“This experiment points out a new direction for studying fish and other animals,” says Øyvind Aas-Hansen at the food research institute NOFIMA in Tromsø. He led the research project. 
It showed that the cod brain reacts with a surprisingly long time lag, or latency, during and after nociception. In mammals with advanced brains — and in the human brain — this kind of delayed or later reaction to incoming nerve signals is associated with more advanced types of responses.

Øyvind Aas-Hansen outside NOFIMA’s experimental station at Ringvassøya, 20 kilometres north of Tromsø.(Photo: Arnfinn Christensen, forskning.no)
Øyvind Aas-Hansen outside NOFIMA’s experimental station at Ringvassøya, 20 kilometres north of Tromsø.(Photo: Arnfinn Christensen, forskning.no)

“Although the latency is longer than previously detected in fish, this study does not determine whether the fish brain is capable of experiencing a feeling such as discomfort with pain, as mammals and humans do,” stresses Aas-Hansen. But he thinks the findings were significant enough to merit further study.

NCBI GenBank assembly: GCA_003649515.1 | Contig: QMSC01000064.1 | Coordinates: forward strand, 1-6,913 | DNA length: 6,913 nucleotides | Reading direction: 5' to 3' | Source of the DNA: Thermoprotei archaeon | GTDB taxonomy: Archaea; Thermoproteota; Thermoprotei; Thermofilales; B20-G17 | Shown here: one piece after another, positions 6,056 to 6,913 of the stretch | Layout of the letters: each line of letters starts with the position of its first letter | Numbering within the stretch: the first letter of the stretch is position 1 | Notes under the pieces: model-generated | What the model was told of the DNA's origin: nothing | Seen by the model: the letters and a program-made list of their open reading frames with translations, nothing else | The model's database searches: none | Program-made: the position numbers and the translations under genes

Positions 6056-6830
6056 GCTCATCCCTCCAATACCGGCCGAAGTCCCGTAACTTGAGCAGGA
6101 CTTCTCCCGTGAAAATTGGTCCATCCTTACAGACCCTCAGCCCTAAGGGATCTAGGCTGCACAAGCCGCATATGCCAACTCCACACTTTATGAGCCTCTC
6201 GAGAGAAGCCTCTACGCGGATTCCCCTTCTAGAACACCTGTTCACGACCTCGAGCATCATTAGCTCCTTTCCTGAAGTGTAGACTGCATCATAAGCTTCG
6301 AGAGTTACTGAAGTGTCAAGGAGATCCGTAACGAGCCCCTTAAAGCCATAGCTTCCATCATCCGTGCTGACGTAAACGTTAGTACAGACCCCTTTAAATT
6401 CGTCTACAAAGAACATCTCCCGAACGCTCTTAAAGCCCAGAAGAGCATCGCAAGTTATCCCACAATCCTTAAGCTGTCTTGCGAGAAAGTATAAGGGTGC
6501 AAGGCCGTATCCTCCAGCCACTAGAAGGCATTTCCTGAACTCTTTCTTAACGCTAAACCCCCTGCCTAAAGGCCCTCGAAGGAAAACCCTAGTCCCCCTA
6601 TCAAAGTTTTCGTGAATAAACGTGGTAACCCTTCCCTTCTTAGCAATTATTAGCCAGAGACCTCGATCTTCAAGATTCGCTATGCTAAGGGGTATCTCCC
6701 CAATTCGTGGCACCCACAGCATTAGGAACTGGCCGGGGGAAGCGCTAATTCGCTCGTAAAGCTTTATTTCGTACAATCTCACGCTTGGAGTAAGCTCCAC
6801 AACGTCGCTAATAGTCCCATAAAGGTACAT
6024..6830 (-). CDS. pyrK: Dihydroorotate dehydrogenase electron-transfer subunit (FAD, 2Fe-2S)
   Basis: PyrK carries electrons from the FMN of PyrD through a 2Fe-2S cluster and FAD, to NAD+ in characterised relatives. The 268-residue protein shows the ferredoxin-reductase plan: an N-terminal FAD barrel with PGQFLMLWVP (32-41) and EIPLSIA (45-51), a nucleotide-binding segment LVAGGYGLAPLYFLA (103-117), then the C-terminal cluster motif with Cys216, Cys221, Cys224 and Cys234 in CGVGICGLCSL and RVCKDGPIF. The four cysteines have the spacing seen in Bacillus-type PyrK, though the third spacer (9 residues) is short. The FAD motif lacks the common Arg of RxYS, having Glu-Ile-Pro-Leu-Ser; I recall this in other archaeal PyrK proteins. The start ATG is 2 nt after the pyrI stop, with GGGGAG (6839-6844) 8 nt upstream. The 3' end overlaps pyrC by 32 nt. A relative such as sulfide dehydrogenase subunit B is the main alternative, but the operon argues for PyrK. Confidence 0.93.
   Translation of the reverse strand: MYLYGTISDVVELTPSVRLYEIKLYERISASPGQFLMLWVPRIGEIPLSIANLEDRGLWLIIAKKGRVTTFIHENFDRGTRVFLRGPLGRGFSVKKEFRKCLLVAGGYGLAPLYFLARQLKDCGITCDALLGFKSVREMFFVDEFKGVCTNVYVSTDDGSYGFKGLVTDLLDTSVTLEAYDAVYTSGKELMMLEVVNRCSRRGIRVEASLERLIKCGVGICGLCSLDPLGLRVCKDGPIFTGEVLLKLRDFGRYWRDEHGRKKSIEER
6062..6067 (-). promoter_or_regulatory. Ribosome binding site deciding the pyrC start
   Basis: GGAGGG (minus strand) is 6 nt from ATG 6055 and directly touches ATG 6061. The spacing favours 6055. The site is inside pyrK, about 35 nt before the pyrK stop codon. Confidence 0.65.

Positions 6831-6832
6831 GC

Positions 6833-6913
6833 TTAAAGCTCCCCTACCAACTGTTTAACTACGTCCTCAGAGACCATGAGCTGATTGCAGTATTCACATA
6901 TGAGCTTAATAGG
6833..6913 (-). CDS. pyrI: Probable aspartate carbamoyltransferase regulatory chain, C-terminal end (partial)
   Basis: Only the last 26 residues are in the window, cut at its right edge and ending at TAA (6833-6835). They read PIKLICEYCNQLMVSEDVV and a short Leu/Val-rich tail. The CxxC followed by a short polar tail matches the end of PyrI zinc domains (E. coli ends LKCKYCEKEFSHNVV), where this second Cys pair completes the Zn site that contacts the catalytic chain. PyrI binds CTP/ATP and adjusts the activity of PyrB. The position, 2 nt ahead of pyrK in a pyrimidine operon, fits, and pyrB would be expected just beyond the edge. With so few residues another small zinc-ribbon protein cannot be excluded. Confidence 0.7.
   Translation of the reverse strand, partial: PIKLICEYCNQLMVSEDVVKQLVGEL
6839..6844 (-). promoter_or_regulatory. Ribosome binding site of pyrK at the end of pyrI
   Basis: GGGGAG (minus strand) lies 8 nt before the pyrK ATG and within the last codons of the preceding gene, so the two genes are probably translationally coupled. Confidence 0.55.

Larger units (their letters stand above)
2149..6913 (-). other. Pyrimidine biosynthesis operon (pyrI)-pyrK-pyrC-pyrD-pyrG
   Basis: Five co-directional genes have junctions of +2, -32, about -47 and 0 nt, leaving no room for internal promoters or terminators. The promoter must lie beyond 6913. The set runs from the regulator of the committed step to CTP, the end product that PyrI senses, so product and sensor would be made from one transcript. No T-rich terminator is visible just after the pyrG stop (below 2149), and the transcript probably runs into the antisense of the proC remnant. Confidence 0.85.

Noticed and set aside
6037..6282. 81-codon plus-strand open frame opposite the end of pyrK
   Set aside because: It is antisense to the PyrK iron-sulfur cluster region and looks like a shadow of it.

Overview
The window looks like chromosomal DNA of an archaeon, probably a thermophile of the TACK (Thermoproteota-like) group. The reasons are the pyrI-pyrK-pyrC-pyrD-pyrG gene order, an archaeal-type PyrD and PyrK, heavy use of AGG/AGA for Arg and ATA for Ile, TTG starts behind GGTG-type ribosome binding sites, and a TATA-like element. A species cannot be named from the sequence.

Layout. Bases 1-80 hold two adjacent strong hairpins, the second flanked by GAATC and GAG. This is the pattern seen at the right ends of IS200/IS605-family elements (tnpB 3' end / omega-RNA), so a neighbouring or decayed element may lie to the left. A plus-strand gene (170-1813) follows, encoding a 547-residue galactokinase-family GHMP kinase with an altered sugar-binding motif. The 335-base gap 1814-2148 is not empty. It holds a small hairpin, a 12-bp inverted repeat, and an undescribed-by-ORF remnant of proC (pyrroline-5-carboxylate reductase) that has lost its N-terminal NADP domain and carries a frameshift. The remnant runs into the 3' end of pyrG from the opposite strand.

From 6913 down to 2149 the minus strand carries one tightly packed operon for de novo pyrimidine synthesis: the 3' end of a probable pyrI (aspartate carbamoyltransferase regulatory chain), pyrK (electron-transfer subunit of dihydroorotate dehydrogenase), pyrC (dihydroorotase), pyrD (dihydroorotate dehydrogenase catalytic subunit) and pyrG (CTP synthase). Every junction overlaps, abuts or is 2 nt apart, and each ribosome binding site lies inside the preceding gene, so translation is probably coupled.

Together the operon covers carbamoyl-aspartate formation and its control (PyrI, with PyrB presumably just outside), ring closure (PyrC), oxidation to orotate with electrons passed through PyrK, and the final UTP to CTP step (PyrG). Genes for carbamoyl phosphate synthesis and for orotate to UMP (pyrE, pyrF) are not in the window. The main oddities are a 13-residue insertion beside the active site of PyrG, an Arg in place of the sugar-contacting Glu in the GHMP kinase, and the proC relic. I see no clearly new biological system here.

Electrodes under the skin

The new method involves monitoring nerve signals to the entire fish brain. It is far less invasive than previous testing methods, which involved opening the cranium and placing electrodes directly on the brain.   Aas-Hansen and colleagues placed electrodes just under the skin at the head of the fish.

“The method is simple and requires no surgery. It enables us to chart responses in the entire brain at once,” explains Aas-Hansen.

Fifteen adult cod were used in the experiment.

Empty stomachs and anaesthetics
This sketch shows how oxygen and anaesthetic run into the mouth and through the gills of the cod, cradled in a tub. The electrodes (green) on the head of the fish recorded signals from the brain and the spine of the fish after it was stimulated by a electric current (red) through electrodes attached to the tail. (Graphics: NOFIMA, amended by forskning.no)